Massachusetts residents still losing home equity under state law foreclosure law despite Supreme Court ruling

Week after week, Massachusetts residents are still having their home equity taken under absolute title, according to advocates and lawyers working to have the practice stopped immediately and bolstered by a recent Supreme Court decision.

In May, the nation’s highest court ruled in Tyler v. Hennepin County that a municipality in Minnesota had violated the Constitution’s takings clause when it sold a foreclosed property and kept proceeds beyond what the property owner owed in taxes.

As a consequence, and according to Attorney General’s office testimony to the Legislature shortly after the Supreme Court’s ruling, a provision of Massachusetts law allowing cities and towns to foreclose on properties, sell them, and keep the entire proceeds of the sale is also unconstitutional.

The practice of “home equity theft” by municipalities or third party companies acting on their behalf continues to occur in Massachusetts, according to attorney Chris Perry, while the legislature, courts, governor’s office and attorney general sit idly by.

He said the Supreme Court decision provided a constitutional right, “and to realize the ability to obtain that right, no action needs to be taken,” he told the Herald. “Despite that, it’s status quo, nothing has changed.”

Perry says the current problem could be mitigated by removing now unconstitutional language regarding “absolute title” from the Land Court’s website and altering a form used by claimants to begin the tax lien foreclosure process, a suggestion he shared to the chief judge of the state’s Land Court and to the AG’s office. He wrote that he’s prepared to sue to force the issue if the court or other wings of government won’t act.

The Land Court issued a statement in August indicating an “absolute title” foreclosure is not, in itself, prohibited by the Supreme Court’s decision, but the keeping of any excess is prohibited. A court spokesperson told the Herald the website has been updated to include information “about a taxpayer’s right to claim any excess proceeds from the plaintiff after a foreclosure has occurred.”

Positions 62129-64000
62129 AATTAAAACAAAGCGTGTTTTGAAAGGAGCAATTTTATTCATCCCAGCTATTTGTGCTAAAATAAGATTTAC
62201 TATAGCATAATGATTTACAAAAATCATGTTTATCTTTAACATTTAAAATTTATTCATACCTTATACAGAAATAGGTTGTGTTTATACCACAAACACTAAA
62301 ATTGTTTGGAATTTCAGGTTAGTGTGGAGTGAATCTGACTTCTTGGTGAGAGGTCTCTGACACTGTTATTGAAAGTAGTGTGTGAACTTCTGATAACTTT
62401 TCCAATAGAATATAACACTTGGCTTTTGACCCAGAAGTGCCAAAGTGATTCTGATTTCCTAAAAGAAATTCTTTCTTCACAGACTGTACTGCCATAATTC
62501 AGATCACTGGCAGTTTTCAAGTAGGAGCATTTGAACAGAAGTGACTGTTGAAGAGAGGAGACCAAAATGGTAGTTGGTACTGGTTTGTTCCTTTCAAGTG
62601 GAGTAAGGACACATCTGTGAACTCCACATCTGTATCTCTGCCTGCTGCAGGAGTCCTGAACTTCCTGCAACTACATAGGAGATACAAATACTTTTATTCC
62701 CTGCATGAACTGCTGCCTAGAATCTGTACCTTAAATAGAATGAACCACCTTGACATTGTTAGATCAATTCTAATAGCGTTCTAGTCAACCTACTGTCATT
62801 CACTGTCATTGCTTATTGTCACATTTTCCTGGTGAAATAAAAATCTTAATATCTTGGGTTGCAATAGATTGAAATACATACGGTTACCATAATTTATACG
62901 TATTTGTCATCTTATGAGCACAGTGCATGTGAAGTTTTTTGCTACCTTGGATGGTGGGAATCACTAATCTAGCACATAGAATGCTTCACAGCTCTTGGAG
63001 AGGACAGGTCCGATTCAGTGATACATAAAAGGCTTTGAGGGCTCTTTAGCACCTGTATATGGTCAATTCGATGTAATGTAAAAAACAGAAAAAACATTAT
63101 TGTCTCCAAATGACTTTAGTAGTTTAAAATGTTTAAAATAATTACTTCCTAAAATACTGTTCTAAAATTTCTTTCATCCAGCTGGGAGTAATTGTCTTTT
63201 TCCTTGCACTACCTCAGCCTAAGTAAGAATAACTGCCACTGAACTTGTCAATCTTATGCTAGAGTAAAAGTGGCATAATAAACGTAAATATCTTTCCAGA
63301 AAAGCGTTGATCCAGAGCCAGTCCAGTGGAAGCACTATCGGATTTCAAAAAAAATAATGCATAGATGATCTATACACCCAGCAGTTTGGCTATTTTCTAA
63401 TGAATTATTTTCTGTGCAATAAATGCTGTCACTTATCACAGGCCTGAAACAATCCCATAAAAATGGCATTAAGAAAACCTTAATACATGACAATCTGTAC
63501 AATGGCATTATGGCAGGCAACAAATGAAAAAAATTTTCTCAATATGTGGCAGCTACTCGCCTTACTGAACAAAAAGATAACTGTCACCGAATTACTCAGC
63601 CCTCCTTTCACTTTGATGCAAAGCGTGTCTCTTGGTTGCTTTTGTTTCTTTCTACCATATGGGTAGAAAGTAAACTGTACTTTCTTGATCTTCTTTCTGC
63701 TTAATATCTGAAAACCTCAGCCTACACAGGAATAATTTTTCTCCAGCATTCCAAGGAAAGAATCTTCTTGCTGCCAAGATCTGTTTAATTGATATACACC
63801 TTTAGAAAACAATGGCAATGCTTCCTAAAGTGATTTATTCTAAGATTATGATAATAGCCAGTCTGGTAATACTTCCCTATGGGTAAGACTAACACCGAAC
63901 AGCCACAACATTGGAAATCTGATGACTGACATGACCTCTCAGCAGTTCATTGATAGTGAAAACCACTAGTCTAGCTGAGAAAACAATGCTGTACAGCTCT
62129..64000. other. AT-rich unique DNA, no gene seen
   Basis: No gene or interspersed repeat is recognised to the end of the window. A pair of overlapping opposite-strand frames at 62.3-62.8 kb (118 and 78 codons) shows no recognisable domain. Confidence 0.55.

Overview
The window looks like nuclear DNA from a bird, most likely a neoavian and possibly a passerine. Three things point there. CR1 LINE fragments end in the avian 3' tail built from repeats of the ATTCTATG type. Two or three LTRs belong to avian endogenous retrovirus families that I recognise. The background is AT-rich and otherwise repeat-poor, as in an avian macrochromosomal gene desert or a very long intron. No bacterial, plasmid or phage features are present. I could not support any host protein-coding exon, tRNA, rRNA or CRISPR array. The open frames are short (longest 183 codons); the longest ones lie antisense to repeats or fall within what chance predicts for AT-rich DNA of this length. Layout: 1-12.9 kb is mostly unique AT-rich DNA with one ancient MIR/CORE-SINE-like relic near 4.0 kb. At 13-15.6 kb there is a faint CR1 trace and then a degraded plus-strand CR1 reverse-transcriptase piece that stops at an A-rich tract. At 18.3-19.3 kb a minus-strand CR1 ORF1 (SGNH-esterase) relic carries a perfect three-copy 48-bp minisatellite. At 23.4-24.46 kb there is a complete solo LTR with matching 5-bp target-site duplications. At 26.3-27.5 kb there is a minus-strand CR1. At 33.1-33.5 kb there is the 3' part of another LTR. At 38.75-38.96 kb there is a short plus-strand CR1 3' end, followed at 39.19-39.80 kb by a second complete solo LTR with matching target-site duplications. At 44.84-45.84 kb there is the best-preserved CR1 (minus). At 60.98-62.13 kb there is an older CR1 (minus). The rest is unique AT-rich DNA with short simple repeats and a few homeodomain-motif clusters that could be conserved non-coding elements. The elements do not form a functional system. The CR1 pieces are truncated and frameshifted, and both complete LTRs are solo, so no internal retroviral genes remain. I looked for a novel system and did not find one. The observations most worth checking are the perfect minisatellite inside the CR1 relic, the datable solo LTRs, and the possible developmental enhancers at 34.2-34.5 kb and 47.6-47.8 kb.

Frank Bailey, a retired federal bankruptcy judge in Massachusetts who now leads the Pioneer Public Interest Law Center, said he has seen Bay State residents moving through the Land Court and toward the risk of losing the equity in their homes, and it’s not just his clients.

“There are still motions to foreclose on the right of people to redeem their property,” he said. “It’s happening every week.”

An ongoing case in Worcester in which Bailey is involved, he said, provides a perfect example.

In this case, the owner of a roughly $300,000 home owed under $4,000 in taxes. The city sold the debt to a third party company, which then lawfully foreclosed on the owner’s property rights and obtained the title to the home. The home can be sold and every dime kept by the new title holder.

Bailey said he isn’t surprised no new law has been passed to change the state’s foreclosure process to bring the state into compliance with Tyler — though there are several under consideration. Lawmakers, after all, represent cities and towns that need tax takings to operate and keep the roads paved, he said.

“People need to pay their taxes,” the former judge said. “(Municipalities) can take the properties, they can sell them, but give the equity to the homeowner. Usually it wasn’t their fault they fell behind. It’s their equity, their life savings.”

While the Legislature has been slow to act, Bailey said Attorney General Andrea Campbell and Gov. Maura Healey need to apply pressure from the bully pulpit now to push the courts to reform themselves.

Dan Winslow, who heads the New England Legal Foundation, said that there is no need for any action by the executive branch or the Legislature.

“We don’t have to all sit on our hands and wonder what happens next. The Supreme Court has told us what happens next. You don’t have to have the statute changed,” he said. “If I were still a trial court judge, I would invite the parties to show cause why and how the Tyler case affects the pending case.”

According to a spokesperson for the Attorney General’s office, Campbell is of the legal opinion that the Legislature must act to bring the state into compliance with the Tyler decision.

In June, First Assistant Attorney General Pat Moore told the Joint Committee on Revenue that the state’s Chapter 60 law is written in such a way that it cannot be altered in part, but must be entirely reworked.

“The time is now to fix the statute,” Moore told the committee. “The tax lien foreclosure process set forth in Chapter 60 of the General Laws is unconstitutional.”

A spokesperson for Healey’s office said that their “administration is confident that the courts are complying with all relevant U.S. Supreme Court rulings.”

According to Perry, changing the law is a “red herring” distracting from the fact the courts should, and could in his opinion, put a halt to every foreclosure until a constitutional version of the law is presented.

“They are still issuing these absolute titles in defiance of the Supreme Court,” he said.

A spokesperson for the Senate President’s office said that “the bills regarding Chapter 60 that are in committee are under active review by their respective committees” while a spokesperson for the House Speaker’s office said that “the House is currently reviewing this issue through the formal legislative process and working towards a solution.”

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